Staying up until 12 didn’t do me much good. I don’t know what kind of logic we used when we concluded that since the tickets would be released on the day it would mean at the exact start of it. I reloaded the site multiple times, scrolled through Instagram a little and reloaded again. Of course, nothing happened. But at least my reading in the dark had worked great, I had held the little fake tealight under the words I was reading and read just fine. My hands were just about to fall off from the cold though, but I couldn’t put the book down.
Another downside of having stayed up late was the toilet visits. We did have a toilet on the boat, but it was one where you had to pump water in and out of the toilet yourself, manually flushing. This wasn’t the problem, the problem was that you had to open the toilet hole, and then close it again after use - he had warned us that not closing it could actually sink the boat, as you were creating a hole in the boat. And me being the idiot I am, I forgot to close it. So I woke up suddenly around 5 am, somehow remembering that I hadn’t closed it. I hurried to the toilet that by now was almost overflowing with water from the canal. I pumped it out and closed the hole. The problem had been solved, no harm done, but the mind always throws away all logic in the dark. And at 5 in the morning, lying in bed, my mind was convinced that even though I had closed the hole, the harm had been done - my mistake was irreversible. I imagined waking up soaked through by cold, dark water. Every time the boat creaked or the water made the tiniest splash I was sure that the boat would tip over, I was even convinced that the walls of the boat had started tilting more and more. I was also imagining that great white sharks inhabitated the canals of Weesp, but that was a whole other level of paranoia.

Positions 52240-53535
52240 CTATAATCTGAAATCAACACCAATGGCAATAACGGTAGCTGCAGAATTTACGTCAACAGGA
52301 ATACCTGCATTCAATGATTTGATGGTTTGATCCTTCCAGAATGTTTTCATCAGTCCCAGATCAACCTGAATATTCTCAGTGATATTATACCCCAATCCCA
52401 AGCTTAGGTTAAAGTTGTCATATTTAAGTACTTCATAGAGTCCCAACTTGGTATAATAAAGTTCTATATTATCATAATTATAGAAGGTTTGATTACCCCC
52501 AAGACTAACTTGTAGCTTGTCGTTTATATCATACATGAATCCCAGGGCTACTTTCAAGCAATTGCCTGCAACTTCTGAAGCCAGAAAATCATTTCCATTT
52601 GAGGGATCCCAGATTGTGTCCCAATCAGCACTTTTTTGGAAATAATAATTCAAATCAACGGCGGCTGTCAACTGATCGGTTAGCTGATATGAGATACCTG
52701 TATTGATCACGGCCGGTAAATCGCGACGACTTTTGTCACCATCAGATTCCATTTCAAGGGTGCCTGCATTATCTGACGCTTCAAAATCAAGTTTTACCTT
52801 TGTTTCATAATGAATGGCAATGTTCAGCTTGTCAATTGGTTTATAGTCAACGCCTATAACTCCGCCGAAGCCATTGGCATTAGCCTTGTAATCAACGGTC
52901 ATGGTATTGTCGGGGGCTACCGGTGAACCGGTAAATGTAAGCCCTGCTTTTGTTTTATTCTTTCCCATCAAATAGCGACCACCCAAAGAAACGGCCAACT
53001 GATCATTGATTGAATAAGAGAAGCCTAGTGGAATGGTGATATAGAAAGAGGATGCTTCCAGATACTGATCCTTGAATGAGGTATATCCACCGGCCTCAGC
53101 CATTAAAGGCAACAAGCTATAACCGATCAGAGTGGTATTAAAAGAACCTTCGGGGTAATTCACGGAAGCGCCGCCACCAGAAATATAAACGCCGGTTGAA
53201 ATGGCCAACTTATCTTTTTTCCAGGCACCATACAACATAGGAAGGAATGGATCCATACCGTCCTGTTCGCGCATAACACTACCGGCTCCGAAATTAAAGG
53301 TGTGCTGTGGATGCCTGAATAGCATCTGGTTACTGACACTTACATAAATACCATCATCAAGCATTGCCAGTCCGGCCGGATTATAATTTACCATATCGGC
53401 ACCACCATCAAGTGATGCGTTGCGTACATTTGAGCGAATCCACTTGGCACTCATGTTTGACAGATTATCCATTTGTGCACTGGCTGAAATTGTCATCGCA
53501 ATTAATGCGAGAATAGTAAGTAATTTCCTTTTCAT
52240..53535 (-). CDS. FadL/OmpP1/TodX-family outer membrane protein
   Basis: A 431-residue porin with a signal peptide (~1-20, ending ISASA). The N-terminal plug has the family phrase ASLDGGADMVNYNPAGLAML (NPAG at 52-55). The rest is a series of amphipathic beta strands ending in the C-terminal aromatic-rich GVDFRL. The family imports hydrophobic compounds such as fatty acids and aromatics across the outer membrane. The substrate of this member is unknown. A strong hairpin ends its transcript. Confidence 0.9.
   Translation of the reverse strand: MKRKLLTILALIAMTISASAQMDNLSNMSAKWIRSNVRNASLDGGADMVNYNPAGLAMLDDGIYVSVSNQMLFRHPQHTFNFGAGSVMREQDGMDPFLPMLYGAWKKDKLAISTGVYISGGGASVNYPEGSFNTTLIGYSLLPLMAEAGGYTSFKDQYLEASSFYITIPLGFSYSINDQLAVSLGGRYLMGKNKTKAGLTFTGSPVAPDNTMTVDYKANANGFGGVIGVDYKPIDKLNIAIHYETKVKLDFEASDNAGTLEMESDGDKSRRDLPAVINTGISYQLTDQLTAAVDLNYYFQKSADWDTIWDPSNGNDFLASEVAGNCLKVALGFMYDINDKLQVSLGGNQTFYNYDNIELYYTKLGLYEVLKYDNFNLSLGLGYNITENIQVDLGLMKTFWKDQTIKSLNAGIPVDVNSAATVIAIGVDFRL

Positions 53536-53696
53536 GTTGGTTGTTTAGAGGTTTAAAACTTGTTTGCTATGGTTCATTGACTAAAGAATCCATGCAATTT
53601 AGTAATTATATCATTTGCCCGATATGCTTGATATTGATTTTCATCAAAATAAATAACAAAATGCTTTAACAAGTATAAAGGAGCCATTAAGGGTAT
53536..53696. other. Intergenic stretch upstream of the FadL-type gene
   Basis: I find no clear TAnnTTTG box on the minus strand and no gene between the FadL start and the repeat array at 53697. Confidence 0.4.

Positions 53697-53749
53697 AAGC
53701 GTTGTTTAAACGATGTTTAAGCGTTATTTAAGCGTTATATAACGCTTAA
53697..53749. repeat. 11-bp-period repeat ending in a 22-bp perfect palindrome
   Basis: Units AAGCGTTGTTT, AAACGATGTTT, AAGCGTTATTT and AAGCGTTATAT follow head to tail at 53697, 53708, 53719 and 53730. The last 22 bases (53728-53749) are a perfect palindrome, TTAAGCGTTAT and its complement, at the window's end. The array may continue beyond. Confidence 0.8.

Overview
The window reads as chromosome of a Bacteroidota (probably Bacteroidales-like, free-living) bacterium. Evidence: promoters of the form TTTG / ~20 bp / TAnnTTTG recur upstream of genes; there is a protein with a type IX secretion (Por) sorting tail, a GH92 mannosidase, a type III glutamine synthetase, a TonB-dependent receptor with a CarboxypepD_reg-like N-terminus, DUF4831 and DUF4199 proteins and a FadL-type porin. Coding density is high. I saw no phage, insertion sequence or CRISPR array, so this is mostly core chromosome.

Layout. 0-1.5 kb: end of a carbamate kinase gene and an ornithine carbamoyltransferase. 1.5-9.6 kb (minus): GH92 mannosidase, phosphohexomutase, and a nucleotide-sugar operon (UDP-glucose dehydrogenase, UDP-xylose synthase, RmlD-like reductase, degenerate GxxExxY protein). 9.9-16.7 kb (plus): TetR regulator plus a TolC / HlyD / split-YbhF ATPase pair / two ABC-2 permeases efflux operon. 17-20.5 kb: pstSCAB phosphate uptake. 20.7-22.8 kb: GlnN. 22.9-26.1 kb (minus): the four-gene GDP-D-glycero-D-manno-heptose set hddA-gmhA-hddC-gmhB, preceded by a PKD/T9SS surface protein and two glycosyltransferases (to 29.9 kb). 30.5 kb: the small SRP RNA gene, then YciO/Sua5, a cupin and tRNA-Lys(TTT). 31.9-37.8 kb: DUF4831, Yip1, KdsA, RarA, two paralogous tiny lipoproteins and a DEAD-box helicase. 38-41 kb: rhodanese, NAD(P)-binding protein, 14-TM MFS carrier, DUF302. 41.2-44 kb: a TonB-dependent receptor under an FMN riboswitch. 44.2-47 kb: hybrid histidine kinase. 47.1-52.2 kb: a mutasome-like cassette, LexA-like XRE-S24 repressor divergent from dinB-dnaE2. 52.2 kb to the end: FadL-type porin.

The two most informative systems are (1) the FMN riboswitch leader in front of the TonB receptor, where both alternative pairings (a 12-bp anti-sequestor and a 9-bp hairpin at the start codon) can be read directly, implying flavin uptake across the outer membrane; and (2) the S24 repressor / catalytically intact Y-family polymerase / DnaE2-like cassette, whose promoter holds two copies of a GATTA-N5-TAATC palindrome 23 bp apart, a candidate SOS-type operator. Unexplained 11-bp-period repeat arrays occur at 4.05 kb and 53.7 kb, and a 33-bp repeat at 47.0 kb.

Finally after a good mental scolding, though, I did manage to fall asleep again, but all in all I hadn’t had the luckiest of nights.
When we woke it was freezing. Under my duvet and sleeping bag liner it was cozy, but my slightly wet hair was stiff from the cold, and it took awhile for me to actually throw the covers off and hop into my cold jeans. The boat reminded me of a luxurious tent, and I almost felt like I was on a tent trip again.
We were out the door in no time and took the train to Amsterdam in 15 minutes. In the train we waited in queue for Anne Frank’s House tickets around the opening time at 9, but when we got through it still said sold out, and I had lost hope of getting to see it.
In Amsterdam we walked past the Dam square to reach restaurant Greenwoods. It was a popular place and I understood why: the portions were huge and tasted great. We simply couldn’t finish it all, which was a pity, as I hate wasting food.
Around 11 am we walked on, passing Anne Frank’s house on the way, going into a quirky shop filled with all different kind of funny bits for the home and finally reaching the Van Gogh museum at our reserved time: 12.15 exactly - the tickets had cost 18€ per person!!.
The museum was really great and for once organised in a straightforward and logical way. I found out that we weren’t allowed to take photos when taking this one though,